St. Andrew, Winterborne Tomson
Winterborne Tomson is a very small settlement in the Winterborne valley, sandwiched between the parishes of Anderson and Winterborne Zelston. The church is a single-cell Norman church with an apsidal east end. Much of the woodwork inside dates from the early 18th century, when the church was refitted at the expense of William Wake (Archbishop of Canterbury, 1716-1737), who came from nearby Shapwick. The church was disused from 1896, and was rescued in the 1920s from semi-dereliction by the Society for the Protection of Ancient Buildings (SPAB); the restoration supervised by the architect A. R. Powys and funded by the sale of some of Thomas Hardy's manuscripts. The church is now cared for by the Churches Conservation Trust.
From: Arthur Wallace Pickard-Cambridge, Memoir of the Reverend Octavius Pickard-Cambridge, Oxford, 1918, pp. 48-49:
Of my father's other parish, Winterbourne Tomson, there is little to say. It consisted of a handful of people - never much more and often less than twenty in all - living in a few cottages clustered round a decayed little church in a field two miles from Bloxworth. My father took a service there every Sunday for his tiny congregation until about 1890, when the church was closed with the consent of the Bishop, and with good reason, since there was a church just beyond each of the next fields to east and west, and the waste of energy was absurd. For about thirty years, as Curate or Rector, my father had walked over Sunday after Sunday in all weathers, sometimes returning drenched to the skin, sometimes with his beard bristling with long icicles, sometimes almost 'done up' with the mid-day heat. He calculated that he had covered about 7,000 miles in coming and going between Bloxworth and Tomson. In later years the occasional duties at Tomson were generally performed by Mr. Askew, the Rector of the two adjoining parishes, who was kind enough to give his help. One who knew my father well some thirty years ago writes: 'My mind is crowded with memories of the very happy days which your father and mother planned for us in childhood. They were friends I can never forget. There are certain bits of landscape I can only picture with your father in them. Tomson Park requires him with his big stride and his coat-tails fluttering in the wind. I think of him as the ideal parson of a small country parish.'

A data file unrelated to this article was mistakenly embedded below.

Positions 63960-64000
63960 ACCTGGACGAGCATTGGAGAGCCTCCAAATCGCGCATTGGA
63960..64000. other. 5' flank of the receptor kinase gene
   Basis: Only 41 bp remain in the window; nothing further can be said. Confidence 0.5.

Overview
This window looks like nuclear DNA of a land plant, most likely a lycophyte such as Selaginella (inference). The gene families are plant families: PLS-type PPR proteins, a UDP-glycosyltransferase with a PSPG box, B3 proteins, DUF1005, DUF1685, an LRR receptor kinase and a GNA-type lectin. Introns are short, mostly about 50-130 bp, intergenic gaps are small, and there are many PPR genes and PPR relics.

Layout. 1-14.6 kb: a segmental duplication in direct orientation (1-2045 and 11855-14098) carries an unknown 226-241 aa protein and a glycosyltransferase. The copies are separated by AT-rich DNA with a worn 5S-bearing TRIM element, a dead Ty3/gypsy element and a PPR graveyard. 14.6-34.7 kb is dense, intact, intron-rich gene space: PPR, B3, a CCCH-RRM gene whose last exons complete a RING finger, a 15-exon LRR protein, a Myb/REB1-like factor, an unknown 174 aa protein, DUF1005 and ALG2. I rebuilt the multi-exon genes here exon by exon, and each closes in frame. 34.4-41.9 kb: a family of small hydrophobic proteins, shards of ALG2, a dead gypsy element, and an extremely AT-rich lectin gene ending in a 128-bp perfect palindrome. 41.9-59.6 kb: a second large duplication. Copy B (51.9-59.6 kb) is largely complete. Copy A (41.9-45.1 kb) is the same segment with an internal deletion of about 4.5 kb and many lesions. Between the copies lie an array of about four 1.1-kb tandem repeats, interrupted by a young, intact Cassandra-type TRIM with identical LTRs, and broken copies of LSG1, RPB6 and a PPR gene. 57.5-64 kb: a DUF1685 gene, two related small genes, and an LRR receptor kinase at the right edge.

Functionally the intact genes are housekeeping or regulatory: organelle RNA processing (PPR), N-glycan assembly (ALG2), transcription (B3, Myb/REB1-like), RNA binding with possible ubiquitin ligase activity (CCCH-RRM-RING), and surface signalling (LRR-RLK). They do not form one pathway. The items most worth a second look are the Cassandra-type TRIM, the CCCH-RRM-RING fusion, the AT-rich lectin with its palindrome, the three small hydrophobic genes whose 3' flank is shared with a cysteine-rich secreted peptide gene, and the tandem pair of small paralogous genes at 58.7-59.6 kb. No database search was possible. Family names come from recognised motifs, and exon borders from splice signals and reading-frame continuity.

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Maintained by Michael Day, Last updated: 11 August 2013.